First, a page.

Funds of funds – essentially, funds that invest in a basket of different hedge funds – have lower minimums, even as low as $25,000 for some investors. Hedge funds typically get a 1-2% management fee and a 15-20% performance fee based on the fund’s returns, although fund-of-funds managers make their own arrangements with hedge funds and collect a premium from investors. “When you have such high profits, you can spend a lot of money on the sales effort,” says Blume. “To a great extent, financial products to the middle class are sold by securities firms. If they have more money to pay salesmen, they’re going to sell more. There’s a big incentive to do that.”
Meanwhile, ideas for hedge fund products are proliferating. PlusFunds, a New York-based financial company, is developing what it hopes will be an investable product based on a hedge fund index, somewhat akin to Spiders, the Standard & Poor’s Depositary Receipts, or Qubes, the Nasdaq-100 Index Tracking Stock. Interest is also brewing in the mutual fund industry to try to create mutual funds or other mainstream-oriented investment vehicles that invest in hedge funds. This is currently prohibited, but if a viable kind of legal framework is found, the plan might get off the ground.
Practically, the fund-of-funds effort and other forays into the once-secretive world of hedge funds appear to be a way around the accredited-investor requirement. The risk to average investors is that hedge funds are an enormously risky asset class, and investors are currently afforded little protection. The irony is that such a plan to extend the reach of hedge funds and circumvent a strict regulatory requirement might wind up leading directly to the onerous and debilitating regulation of hedge funds.
Hedge Fund Implosions
Recently, hedge funds have come under fire for misbehavior and runaway strategies. Some hedge funds abandon the risk profile investors have been led to expect. Others commit fraud or make fatally bad bets. In early January, for example, Eifuku Master Fund, a $300 million hedge fund in Japan whose investors included the financier George Soros, laid on a series of unfortunate trades and promptly collapsed. There have been a number of other high-profile hedge fund implosions, including the notorious granddaddy of them all: Long-Term Capital Management, which in 1998 required a Federal Reserve-brokered $3.6 billion bailout from a group of international financial institutions because of fear that the financial system could collapse if the fund were allowed to fail.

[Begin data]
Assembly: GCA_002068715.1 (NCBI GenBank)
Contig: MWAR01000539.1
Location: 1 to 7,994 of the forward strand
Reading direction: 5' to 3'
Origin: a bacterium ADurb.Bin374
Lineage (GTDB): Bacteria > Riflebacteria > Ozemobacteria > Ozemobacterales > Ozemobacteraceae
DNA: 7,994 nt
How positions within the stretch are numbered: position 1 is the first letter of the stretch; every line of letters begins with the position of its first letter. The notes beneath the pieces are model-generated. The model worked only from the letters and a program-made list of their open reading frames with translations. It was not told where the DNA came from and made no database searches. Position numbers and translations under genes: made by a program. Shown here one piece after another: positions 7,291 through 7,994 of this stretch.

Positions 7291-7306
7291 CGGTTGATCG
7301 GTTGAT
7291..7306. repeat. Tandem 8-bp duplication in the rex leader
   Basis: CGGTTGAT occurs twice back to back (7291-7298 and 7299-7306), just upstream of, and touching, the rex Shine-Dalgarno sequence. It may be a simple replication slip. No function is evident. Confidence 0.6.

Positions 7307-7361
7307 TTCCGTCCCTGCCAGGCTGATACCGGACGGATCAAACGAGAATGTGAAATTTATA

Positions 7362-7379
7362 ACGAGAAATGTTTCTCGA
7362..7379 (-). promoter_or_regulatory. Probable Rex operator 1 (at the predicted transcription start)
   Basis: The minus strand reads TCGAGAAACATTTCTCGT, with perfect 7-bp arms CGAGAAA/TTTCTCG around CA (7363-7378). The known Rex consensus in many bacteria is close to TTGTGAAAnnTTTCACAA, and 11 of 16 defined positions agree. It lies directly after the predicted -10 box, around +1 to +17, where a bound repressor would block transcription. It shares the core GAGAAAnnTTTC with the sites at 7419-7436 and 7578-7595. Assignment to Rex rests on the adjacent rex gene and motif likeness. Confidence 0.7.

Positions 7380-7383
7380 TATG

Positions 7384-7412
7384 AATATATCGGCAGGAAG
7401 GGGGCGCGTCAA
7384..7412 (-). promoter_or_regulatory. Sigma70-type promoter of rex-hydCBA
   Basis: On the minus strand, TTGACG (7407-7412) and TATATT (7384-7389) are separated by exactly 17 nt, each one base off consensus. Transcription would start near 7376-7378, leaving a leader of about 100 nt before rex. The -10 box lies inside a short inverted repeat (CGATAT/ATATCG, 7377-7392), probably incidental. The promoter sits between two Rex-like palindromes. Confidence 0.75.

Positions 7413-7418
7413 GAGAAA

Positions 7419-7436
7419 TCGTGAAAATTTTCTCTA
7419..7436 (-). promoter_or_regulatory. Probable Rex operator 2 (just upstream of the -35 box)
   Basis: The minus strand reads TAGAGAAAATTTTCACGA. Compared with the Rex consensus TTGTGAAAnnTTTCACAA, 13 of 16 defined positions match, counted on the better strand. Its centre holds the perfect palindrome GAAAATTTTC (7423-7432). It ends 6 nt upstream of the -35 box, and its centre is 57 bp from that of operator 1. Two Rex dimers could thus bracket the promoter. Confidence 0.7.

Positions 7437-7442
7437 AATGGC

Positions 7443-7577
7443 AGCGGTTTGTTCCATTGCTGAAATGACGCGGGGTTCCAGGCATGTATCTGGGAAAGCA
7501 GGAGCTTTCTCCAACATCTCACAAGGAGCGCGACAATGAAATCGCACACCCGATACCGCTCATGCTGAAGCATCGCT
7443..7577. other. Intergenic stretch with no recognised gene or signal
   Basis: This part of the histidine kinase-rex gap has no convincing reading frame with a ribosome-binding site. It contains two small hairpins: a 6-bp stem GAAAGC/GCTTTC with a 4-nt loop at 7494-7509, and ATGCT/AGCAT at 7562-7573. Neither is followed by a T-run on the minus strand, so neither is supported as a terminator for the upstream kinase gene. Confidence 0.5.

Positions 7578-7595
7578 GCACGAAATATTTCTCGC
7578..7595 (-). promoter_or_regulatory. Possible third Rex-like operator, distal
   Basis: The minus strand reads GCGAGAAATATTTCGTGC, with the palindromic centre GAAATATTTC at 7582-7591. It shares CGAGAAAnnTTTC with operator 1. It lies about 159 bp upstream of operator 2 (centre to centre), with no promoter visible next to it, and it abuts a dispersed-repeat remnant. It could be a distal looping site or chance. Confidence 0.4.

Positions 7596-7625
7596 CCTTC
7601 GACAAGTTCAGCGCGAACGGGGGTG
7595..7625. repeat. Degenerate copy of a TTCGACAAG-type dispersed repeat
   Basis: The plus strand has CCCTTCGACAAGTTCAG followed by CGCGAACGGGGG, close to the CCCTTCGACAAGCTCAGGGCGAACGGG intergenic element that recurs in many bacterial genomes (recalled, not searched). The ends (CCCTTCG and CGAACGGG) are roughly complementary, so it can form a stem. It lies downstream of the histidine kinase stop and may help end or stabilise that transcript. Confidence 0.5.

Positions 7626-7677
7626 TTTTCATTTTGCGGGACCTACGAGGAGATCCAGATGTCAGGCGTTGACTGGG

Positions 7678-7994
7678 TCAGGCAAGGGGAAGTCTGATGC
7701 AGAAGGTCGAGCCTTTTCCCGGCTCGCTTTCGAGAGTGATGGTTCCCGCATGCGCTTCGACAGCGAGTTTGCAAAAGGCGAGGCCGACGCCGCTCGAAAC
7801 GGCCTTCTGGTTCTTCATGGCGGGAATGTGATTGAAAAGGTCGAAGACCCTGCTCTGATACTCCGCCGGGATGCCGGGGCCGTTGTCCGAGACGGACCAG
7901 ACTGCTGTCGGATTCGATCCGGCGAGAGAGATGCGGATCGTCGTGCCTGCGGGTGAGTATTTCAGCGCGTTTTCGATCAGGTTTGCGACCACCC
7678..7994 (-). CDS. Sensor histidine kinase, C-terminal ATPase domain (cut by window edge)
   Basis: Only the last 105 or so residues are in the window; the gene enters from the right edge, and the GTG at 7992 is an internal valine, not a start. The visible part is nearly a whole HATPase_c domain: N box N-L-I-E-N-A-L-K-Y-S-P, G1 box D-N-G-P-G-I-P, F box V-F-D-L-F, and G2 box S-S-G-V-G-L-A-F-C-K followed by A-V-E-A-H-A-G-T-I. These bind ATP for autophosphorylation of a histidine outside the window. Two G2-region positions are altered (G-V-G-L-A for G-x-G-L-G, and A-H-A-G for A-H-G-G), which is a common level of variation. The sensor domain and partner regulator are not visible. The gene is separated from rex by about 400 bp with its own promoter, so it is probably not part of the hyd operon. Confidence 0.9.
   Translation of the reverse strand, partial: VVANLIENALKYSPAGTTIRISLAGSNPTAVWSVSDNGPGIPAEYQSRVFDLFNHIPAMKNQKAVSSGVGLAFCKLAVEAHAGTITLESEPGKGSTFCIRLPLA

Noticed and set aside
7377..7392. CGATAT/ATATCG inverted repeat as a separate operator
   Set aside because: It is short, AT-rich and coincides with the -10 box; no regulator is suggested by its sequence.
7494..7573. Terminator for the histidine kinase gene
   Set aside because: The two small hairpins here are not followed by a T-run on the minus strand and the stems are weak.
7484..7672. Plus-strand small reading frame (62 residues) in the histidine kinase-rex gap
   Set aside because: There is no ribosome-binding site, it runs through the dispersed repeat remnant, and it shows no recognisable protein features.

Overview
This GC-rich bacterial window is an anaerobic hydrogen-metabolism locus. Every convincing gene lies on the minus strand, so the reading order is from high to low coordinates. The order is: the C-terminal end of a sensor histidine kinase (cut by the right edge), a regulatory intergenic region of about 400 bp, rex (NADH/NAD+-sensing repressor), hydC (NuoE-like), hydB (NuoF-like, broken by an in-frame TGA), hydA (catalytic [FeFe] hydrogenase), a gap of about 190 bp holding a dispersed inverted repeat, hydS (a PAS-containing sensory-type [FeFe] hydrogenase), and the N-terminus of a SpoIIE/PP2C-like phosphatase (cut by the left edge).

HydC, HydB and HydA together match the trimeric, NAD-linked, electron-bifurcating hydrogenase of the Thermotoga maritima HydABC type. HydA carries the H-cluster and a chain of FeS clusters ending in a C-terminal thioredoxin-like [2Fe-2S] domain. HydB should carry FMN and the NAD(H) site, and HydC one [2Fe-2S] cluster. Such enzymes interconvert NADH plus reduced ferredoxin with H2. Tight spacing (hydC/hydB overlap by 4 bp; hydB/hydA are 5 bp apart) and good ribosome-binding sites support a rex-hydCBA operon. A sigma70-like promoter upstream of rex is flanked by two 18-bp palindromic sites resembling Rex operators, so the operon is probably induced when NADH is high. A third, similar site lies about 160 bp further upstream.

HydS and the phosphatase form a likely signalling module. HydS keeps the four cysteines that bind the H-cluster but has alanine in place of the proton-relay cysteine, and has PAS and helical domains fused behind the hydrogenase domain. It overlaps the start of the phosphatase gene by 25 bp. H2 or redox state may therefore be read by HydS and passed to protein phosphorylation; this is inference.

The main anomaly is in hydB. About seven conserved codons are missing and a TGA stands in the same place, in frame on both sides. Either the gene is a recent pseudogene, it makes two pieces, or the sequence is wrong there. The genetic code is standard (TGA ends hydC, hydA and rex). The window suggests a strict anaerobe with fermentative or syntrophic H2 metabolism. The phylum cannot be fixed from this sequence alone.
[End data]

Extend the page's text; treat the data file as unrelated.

Hedge funds have faced down regulation in the past. After the Asian financial crisis of 1997, hedge funds were lambasted for whipsawing and destabilizing emerging markets and for fueling financial contagion between countries.
Herring notes that there are three rationales for regulating hedge funds: 1. to protect consumers, 2. to protect the integrity of markets, and 3. to prevent systemic risk. As long as access to hedge funds is restricted to wealthy individuals, consumer protection is not an issue. But concerns about the integrity of markets and financial stability have risen. The prime minister of Malaysia, for instance, instituted capital controls to limit the speculative excesses of hedge funds, and the collapse of LTCM intensified concerns about systemic risk. The Financial Stability Forum at the Bank for International Settlements studied the subject and ultimately issued a series of what it referred to as sound risk management practices for banks and lenders to hedge funds. It did not press for regulation, although it warned that other options might be considered in the future.
Nonetheless, direct regulation has always been avoided. And since the late 1990s, hedge funds as a group have reduced their leverage and changed some of their trading strategies.
Currently, there is an increasing push to restrict short-selling, a practice common in hedge funds and some investment management firms. Critics argue that aggressive hedge funds target the stock price of faltering companies and sell large amounts of the stock short, smacking down the price. But like other regulatory gambits, this one may be myopic. Placing negative bets on a company may be unsavory to some, but it serves a legitimate function in the markets. Inevitably, Marston points out, a restriction on short-selling would also hamper the essential strategy of many hedge funds, which involves, in the case of market-neutral funds, systematically shorting some stocks or assets while going long on other assets. “By doing this, hedge funds are able to reduce the net risk of the portfolio,” he says. “The SEC restricting short sales would be a very bad idea. It would also be a fundamental attack on the nature of the model hedge funds are using.”